Second, Arity/Prolog32 provides an interpreter that may be invoked from compiled code (and may call compiled code) for applications that require dynamically modifiable code or that load portions of an application as code that may be changed by users.
Usually, when we refer to the interpreter, we are referring to the first sense of the word – the extended Arity/Prolog32 interpreter with its debugging support.
The extended Arity/Prolog32 interpreter is an application called API32.exe. It has two modes of execution. The default mode provides a deprecated style of interaction that contains a small integrated development environment. This includes edit buffers and menu items to common operations. However, this mode depends on the old deprecated “DOS box” windowing system. We do not suggest using this mode.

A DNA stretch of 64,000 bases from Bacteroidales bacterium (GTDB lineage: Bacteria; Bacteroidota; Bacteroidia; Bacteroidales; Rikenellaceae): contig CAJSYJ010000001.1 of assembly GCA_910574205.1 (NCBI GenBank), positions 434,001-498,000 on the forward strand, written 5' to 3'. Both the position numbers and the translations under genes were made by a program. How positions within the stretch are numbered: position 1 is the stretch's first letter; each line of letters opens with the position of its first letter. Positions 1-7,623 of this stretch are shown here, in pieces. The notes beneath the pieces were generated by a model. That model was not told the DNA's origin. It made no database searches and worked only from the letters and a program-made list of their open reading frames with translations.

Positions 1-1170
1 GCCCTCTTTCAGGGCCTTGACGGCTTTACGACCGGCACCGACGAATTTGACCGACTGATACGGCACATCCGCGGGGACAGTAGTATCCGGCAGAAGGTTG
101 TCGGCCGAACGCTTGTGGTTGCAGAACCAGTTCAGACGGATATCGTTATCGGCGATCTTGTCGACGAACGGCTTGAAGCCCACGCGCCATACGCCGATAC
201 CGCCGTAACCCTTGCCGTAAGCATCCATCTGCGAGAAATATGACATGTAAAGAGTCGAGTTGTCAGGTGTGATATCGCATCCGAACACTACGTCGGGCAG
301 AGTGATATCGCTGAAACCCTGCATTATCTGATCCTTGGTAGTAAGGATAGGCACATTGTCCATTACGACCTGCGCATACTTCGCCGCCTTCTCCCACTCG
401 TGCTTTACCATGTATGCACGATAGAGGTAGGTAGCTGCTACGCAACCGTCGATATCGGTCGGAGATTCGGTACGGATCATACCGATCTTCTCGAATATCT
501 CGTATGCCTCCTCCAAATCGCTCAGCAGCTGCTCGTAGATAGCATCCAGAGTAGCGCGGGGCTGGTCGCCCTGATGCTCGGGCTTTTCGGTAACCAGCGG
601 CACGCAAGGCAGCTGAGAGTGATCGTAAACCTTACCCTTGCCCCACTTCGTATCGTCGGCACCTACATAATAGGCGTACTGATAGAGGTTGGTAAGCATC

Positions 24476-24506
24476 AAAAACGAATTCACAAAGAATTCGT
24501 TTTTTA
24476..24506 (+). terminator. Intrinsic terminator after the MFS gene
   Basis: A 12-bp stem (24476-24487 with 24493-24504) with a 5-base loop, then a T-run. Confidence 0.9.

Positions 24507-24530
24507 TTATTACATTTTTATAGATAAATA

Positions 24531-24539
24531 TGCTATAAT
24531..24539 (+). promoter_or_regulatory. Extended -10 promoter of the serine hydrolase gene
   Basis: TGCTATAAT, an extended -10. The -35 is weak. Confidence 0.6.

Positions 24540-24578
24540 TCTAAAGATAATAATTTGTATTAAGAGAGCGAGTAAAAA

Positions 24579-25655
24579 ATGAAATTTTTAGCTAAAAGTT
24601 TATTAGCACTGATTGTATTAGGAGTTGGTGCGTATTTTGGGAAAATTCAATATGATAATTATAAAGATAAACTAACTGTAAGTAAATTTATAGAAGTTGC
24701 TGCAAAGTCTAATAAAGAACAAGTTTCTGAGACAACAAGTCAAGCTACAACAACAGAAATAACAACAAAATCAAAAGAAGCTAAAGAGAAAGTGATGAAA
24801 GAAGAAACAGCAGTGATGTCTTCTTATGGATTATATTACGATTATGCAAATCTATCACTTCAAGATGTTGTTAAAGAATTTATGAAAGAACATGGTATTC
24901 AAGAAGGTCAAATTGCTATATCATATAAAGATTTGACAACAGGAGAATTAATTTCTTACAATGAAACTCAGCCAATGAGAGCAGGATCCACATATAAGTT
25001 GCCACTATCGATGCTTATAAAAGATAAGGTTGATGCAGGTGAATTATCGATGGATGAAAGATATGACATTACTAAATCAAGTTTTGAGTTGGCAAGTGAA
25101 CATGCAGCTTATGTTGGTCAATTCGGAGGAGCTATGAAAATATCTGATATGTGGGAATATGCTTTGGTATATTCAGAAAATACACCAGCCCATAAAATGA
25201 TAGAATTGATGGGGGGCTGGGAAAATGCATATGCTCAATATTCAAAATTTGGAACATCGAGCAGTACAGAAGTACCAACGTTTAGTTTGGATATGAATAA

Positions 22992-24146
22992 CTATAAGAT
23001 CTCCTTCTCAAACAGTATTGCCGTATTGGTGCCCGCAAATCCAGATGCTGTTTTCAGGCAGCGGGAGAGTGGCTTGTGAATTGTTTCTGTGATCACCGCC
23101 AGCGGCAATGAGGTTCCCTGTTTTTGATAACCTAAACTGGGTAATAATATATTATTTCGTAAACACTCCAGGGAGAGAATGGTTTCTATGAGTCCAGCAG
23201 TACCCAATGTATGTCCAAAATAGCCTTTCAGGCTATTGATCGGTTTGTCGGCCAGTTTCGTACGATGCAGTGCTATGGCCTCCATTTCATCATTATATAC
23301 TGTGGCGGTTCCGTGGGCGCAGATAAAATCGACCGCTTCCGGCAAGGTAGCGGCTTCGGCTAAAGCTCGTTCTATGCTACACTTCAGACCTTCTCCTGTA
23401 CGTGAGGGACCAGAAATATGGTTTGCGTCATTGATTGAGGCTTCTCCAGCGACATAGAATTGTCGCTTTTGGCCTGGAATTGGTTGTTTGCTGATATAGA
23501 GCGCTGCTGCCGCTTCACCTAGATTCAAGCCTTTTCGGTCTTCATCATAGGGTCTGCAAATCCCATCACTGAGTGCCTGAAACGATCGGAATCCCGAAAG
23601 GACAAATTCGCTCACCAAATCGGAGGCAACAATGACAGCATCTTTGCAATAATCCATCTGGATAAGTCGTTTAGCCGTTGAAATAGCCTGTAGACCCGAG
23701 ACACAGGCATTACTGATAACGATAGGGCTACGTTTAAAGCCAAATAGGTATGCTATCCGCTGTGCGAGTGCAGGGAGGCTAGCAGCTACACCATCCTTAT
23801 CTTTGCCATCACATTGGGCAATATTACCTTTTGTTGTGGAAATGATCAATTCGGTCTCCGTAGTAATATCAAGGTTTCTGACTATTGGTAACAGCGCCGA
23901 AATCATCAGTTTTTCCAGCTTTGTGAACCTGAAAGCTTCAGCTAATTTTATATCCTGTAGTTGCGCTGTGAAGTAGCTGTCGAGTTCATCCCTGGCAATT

The preferred mode of execution of API32.exe is called “vanilla”. Vanilla mode allows you to execute Prolog code in a “Command Prompt” window. You can use your favorite editor or IDE to create your application and to interact with the API32 window.
Code (structured as “predicates” containing “clauses”) is stored within the internal database of Arity/Prolog32. By default, the internal database of API32.exe is API.idb.
The Arity/Prolog32 compiler produces fast, efficient code as object modules. Object modules may be linked to produce executable images and to produce dynamic linked libraries. Code produced by other compilers may be linked with Arity/Prolog32 object code.